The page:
Bitcoin rebounds after dipping below US$10,000 in unpredictable white-knuckle ride
The cryptocurrency proved volatile on Wednesday, dipping dramatically before raising again - although it’s still down from its mid-December high
Bitcoin’s wild start to 2018 turned breakneck on Wednesday, with the largest cryptocurrency plunging below US$10,000 (HK$78,177) for the first time in six weeks before staging a rally to trade virtually unchanged.
The gyrations took the digital token across a trading range of more than US$2,600 (HK$20,327) over 18 hours. Its tumble to a low of US$9,186 (HK$71,818) pushed a month-long rout past 50 per cent and raised the spectre that last year’s 1,400 per cent rally was giving way to what many considered an inevitable bursting of the bubble.
Bitcoin rebounded more than US$1,600 (HK$12,509) in the next four hours to trade at $10,850 (HK$84,828) as of 4:25pm in New York (5:25am HKT), according to consolidated pricing data collated by Bloomberg.
The drama Wednesday was sparked by increased scrutiny from regulators around the world that spread across the cryptocurrency realm in recent days, wiping out more than US$300 billion in value just since Saturday.
Bitcoin’s losses reached US$140 billion (HK$1 trillion) from its record of US$19,511 (HK$152,541) on December 18. It’s still higher by 1,000 per cent in the past year.
“Bitcoin was overbought and sentiment was ecstatic,” said Ari Paul, chief investment officer of BlockTower Capital Advisors. “This is an overdue correction triggered by South Korean regulation fears.”
In South Korea, a hotbed of trading, regulators warned they may shut down cryptocurrency exchanges completely after limiting their operations.
China is said to have intensified its curbs on trading of the digital coins, extending restrictions to over-the-counter and peer-to-peer platforms after banning exchanges last year.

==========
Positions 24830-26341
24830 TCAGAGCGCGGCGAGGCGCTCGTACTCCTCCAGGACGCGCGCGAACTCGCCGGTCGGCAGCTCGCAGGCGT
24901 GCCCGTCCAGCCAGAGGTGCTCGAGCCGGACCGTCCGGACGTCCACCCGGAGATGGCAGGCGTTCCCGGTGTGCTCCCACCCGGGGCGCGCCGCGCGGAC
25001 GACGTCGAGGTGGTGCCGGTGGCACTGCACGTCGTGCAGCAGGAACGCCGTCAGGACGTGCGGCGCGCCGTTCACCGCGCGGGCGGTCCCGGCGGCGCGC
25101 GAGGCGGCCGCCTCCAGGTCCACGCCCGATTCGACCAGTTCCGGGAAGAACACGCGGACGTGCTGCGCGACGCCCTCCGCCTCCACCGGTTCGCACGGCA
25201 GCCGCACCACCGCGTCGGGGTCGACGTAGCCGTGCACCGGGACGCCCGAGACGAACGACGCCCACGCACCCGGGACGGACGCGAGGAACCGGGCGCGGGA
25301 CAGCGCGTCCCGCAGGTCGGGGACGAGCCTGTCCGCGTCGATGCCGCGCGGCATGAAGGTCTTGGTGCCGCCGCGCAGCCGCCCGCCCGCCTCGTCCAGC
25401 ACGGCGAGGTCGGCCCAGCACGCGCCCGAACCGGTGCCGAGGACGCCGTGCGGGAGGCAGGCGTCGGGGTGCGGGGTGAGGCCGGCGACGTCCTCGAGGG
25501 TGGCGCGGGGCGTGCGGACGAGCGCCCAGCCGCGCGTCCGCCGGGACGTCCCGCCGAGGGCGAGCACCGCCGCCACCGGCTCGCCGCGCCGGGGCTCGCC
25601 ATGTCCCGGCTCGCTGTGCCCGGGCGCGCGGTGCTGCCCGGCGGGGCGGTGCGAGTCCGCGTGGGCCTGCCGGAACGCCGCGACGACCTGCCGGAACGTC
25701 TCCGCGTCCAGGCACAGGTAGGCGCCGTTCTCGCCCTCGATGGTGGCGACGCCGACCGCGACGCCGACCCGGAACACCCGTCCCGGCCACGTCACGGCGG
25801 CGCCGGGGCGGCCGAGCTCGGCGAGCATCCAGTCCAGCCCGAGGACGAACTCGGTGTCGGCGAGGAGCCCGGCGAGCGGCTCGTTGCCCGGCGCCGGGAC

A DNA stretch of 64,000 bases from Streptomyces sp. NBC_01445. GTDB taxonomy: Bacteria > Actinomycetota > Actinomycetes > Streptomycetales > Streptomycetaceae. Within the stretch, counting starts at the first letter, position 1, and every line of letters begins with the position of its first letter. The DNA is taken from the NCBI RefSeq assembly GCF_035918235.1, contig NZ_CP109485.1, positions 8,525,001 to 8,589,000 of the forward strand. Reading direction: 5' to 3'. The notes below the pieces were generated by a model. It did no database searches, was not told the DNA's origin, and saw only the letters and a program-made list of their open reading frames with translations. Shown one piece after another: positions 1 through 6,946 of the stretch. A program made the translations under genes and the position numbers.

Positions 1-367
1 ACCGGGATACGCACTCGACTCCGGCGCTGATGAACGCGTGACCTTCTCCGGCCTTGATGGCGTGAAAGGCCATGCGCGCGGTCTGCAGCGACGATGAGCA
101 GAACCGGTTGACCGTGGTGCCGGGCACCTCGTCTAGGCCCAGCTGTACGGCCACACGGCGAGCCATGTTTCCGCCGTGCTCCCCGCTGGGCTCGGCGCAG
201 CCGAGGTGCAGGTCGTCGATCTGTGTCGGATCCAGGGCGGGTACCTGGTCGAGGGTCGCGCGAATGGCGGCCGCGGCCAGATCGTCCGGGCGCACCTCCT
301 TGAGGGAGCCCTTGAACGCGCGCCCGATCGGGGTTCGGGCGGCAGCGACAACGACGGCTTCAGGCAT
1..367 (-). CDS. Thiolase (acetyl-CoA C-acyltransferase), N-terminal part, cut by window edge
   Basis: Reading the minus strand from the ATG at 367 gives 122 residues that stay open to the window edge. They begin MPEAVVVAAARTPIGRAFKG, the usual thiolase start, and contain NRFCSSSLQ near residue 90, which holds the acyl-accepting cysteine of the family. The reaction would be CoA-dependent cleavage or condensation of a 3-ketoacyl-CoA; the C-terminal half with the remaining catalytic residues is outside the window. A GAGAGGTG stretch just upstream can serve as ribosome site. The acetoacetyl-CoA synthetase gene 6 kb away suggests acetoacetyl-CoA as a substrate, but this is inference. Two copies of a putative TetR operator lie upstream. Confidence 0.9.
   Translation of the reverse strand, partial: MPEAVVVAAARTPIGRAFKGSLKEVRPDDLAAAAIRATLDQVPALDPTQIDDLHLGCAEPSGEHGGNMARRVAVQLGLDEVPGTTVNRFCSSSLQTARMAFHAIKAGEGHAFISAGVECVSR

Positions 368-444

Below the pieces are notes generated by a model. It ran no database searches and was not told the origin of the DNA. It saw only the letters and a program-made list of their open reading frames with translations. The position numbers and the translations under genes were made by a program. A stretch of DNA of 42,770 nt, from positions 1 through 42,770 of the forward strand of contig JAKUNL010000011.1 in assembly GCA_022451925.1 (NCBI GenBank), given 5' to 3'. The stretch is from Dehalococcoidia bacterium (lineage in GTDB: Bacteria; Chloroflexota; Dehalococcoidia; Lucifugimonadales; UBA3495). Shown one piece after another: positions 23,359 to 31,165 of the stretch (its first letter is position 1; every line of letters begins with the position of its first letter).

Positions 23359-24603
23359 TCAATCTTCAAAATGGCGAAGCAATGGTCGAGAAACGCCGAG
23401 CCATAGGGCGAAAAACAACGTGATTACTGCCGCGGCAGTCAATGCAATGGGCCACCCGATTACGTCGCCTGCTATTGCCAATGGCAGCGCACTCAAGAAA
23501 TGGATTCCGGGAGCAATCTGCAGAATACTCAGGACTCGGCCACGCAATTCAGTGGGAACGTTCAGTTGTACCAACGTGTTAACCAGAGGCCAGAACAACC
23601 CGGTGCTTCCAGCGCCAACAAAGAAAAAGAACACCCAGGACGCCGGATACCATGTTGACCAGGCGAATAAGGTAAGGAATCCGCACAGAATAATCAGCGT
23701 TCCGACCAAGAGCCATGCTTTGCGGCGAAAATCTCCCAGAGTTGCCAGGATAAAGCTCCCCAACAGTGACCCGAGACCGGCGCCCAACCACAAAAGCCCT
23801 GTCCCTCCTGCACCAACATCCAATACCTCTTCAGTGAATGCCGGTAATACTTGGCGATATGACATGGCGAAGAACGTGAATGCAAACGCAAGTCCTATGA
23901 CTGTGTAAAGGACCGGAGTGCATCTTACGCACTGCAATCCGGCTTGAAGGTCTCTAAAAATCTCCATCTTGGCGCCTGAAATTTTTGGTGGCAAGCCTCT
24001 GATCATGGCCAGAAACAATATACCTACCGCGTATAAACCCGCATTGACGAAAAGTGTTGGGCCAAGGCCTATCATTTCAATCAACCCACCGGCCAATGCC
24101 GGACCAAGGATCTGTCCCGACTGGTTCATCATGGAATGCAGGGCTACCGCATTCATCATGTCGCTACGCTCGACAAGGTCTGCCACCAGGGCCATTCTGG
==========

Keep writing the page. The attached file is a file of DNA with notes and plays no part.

In the US, the Securities and Exchange Commission asked at least 15 funds to pull applications this month for bitcoin-related exchange-traded funds.
That’s left speculators across the globe struggling to determine when or how market watchdogs may rein in an industry that is decentralised and derives much of its value from anonymous ownership.
“We get sell offs like this fairly regularly. I think this one is more pronounced and press-worthy since it is affecting more people and the dollars at stake are greater,” said Joe Van Hecke, managing partner at Chicago-based Grace Hall Trading LLC.
“It’s a great time to evaluate which of these coins have staying power, actually have utility going forward, and invest in those.”
Souring the mood in the market, cryptocurrency exchange Bitconnect said it’s shutting down after receiving two cease-and-desist letters from state authorities for the unauthorised sale of securities.
It also said it was suffering from denial-of-service attacks.
Meanwhile, one of the biggest trading platforms, Kraken, was offline for over a day last week as a scheduled update went awry.
In addition, some are blaming part of the rout on the Lunar New Year, as Asian traders cash out their cryptocurrencies to travel and buy gifts for the Chinese Spring Festival holiday that starts February 16 this year.
The sell-off has been amid relatively high trading volume, with around 400,000 bitcoin exchanging hands on Monday, the highest since December 21, according to the latest data on Bitcoinity.org.
It wasn’t supposed to happen that way.
When bitcoin futures started trading last month on CME Group Inc and Cboe Global Markets Inc exchanges, it triggered speculation that there would soon be a range of crypto ETF and mutual fund offerings. That in turn would draw hordes of new investors and lift bitcoin even higher.
Many claims that digital coins represent a bubble have triggered double-digit sell-offs over the past year, often to be followed by rebounds.
It fell 26 per cent in a week after reaching its peak in mid-December, only to rally 21 per cent in the next 10 days. Since then, its posted only two gains in eight sessions.
Bitcoin’s market value has dropped to about US$170 billion (HK$1.3 trillion) from a peak north of US$310 billion (HK$2.4 trillion).
The December surge began after the US Commodity Futures Trading Commission agreed to allow trading in bitcoin futures. The digital coin is still higher by almost 1,000 per cent from a year ago.
“There are a great many investors that are excited to see bitcoin below US$10,000 as a second opportunity to enter at a price they feared they’d never see again,” BlockTower’s Paul said.